It May Be Possible to Put an End to the Burning, Numbness, and Tingling of Meralgia Paresthetica Via Nerve Decompression Surgery

If pain is keeping you up at night, we can help.The first time you feel it, you might not think much of it. Just a little bit of numbness toward the top of your leg. Odd, but probably no big deal. But then you might notice that it doesn’t seem to go away. And the numbness might shift to a tingling—or maybe even a burning—sensation. Now that spot toward the top of your leg has your attention. So much so that it might be keeping you up at night.

If you have been experiencing a tingling, burning, or numb sensation on your outer thigh, you may be dealing with meralgia paresthetica, a condition that is caused by the compression of the nerve supplying sensation to the skin of your thigh. That nerve is called the lateral femoral cutaneous nerve.

We’ve just tossed a bunch of unfamiliar words at you, but the fact is the condition we’re talking about is much simpler than its fancy name might suggest. Again, meralgia paresthetica is caused by a compressed nerve (often called a pinched nerve) and results in uncomfortable sensations in your outer thigh. Those sensations vary from person to person but most people describe a numbness, tingling, and/or a burning sensation on the outer part of the thigh that worsens when it is touched.

Generally, people experience the symptoms on one side of the body. For some, the symptoms may be worse after a period of walking or standing. The condition has no impact on the function of the leg, but the discomfort is still problematic for many.

Causes of Meralgia Paresthetica

There are a range of risk factors and causes that can lead to the pinching of the nerve in question as it passes through the groin en route to the thigh. These include:

  • Wearing overly tight clothing or a heavy tool belt
  • Pregnancy
  • Diabetes-related nerve injury
  • Being overweight or obese
  • Injury due to being restrained by a seat belt in a car crash
  • Scar tissue in the area of the inguinal ligament in the groin as a result of injury or surgery
  • Alcoholism, hypothyroidism, and exposure to lead
  • Age (Those between 30 and 60 appear to have a higher risk of developing the condition.)

To diagnose the issue, your doctor will ask you about the factors listed above and will perform a physical examination. Blood tests and imaging tests may also be useful in some cases. A nerve conduction study is another possibility.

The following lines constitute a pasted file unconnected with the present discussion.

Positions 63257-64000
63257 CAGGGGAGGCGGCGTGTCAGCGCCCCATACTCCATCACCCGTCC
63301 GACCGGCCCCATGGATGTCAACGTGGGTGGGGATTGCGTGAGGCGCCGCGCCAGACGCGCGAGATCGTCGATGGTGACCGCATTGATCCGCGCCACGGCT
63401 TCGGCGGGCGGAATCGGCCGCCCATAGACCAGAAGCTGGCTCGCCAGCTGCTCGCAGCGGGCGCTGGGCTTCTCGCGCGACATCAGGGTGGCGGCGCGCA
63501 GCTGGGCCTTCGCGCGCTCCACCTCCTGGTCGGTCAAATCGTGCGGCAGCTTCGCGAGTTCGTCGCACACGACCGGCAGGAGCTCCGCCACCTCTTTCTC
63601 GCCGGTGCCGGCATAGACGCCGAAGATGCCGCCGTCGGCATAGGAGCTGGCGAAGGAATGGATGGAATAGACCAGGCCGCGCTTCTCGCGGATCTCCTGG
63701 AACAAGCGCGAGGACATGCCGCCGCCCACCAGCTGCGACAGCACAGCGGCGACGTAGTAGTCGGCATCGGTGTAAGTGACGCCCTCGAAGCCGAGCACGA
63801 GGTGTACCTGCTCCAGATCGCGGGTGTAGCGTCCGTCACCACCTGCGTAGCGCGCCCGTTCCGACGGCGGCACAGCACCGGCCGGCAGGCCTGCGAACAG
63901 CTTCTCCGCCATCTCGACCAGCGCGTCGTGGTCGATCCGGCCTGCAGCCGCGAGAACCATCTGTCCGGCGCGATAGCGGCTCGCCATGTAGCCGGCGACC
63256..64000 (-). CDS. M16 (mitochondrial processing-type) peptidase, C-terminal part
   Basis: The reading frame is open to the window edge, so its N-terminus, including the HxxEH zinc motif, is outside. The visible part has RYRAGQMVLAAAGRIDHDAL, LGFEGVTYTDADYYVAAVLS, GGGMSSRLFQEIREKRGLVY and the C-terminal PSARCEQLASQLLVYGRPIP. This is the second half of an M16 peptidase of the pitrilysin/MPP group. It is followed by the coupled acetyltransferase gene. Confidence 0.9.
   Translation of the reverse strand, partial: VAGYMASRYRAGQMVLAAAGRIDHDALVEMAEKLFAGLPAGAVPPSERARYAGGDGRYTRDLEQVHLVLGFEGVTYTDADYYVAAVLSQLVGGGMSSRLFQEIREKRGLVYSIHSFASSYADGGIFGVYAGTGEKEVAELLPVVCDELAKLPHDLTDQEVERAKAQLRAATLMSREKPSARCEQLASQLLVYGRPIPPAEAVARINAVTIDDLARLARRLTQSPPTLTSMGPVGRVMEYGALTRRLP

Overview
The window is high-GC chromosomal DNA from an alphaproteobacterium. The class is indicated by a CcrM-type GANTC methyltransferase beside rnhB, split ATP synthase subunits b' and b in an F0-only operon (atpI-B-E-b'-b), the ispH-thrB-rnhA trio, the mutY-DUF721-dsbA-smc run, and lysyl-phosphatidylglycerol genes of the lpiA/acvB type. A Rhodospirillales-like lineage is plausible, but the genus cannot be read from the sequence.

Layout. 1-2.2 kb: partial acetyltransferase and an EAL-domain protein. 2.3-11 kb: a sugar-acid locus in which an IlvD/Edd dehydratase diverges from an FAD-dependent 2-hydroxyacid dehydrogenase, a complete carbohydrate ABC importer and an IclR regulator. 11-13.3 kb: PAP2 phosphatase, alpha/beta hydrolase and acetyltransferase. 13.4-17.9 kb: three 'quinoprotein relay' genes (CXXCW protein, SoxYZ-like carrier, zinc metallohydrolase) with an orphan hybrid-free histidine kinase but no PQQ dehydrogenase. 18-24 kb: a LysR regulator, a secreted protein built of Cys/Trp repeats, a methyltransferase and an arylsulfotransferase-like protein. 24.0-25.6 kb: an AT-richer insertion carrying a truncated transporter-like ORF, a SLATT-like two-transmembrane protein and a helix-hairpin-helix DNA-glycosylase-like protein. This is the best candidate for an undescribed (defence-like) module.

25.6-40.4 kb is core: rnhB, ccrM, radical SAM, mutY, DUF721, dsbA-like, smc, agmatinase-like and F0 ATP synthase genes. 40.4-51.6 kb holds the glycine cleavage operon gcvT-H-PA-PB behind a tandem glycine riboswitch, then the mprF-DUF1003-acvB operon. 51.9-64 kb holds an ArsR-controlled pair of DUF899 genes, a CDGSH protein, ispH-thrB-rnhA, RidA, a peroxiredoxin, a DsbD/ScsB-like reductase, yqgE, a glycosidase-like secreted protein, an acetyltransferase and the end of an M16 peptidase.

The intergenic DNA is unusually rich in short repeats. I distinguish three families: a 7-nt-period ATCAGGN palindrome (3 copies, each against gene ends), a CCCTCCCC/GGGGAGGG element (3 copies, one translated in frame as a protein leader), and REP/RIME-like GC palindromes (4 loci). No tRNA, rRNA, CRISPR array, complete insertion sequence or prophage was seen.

Approaches to Improving Meralgia Paresthetica

In some cases, meralgia paresthetica can be addressed fairly simply. For example, you could go up a pants size and discover that the problem resolves. Weight loss may also help clear up the condition. 

If symptoms do not improve, your doctor may recommend or prescribe medication to relieve the ongoing discomfort, including aspirin, ibuprofen, and naproxen sodium. Corticosteroid injections and injectable pain medications are additional options.

Other options may include:

  • Physical therapy
  • TENS treatment, which uses an electric current to stimulate the nerve
  • Phonophoresis, which employs ultrasound waves to aid in the absorption of topical pain relievers

Sometimes, however, the best solution is to surgically release the compressed nerve so that normal sensation is restored to the affected area of the leg.

Nerve Release Surgery Can Provide Relief

Since the problem is caused by a compressed nerve, it only stands to reason that the solution to the problem would involve releasing the nerve. 

A peripheral nerve specialist can perform a minimally invasive surgery that releases the lateral femoral cutaneous nerve—thereby restoring normal sensation to your upper thigh and putting an ending to the burning, tingling, and numbness. 

If other approaches to addressing meralgia paresthetica have been ineffectual, it may well be time to consider a surgical solution.

Dr. Eric H. Williams Can Help You Get Relief From Meralgia Paresthetica 

Dr. Williams is an expert when it comes to surgery to release nerves that have become entrapped and are therefore causing a variety of problems—including meralgia paresthetica. If you have been dealing with discomfort and can’t seem to find a long-term solution, contact us. Dr. Williams can diagnose the issue and recommend the best course of action. And if surgery is the right solution for you, he can provide an exceptional level of care. 

Eric H. Williams MD
Specializing in reconstructive surgery and pain relief in the Greater Baltimore area.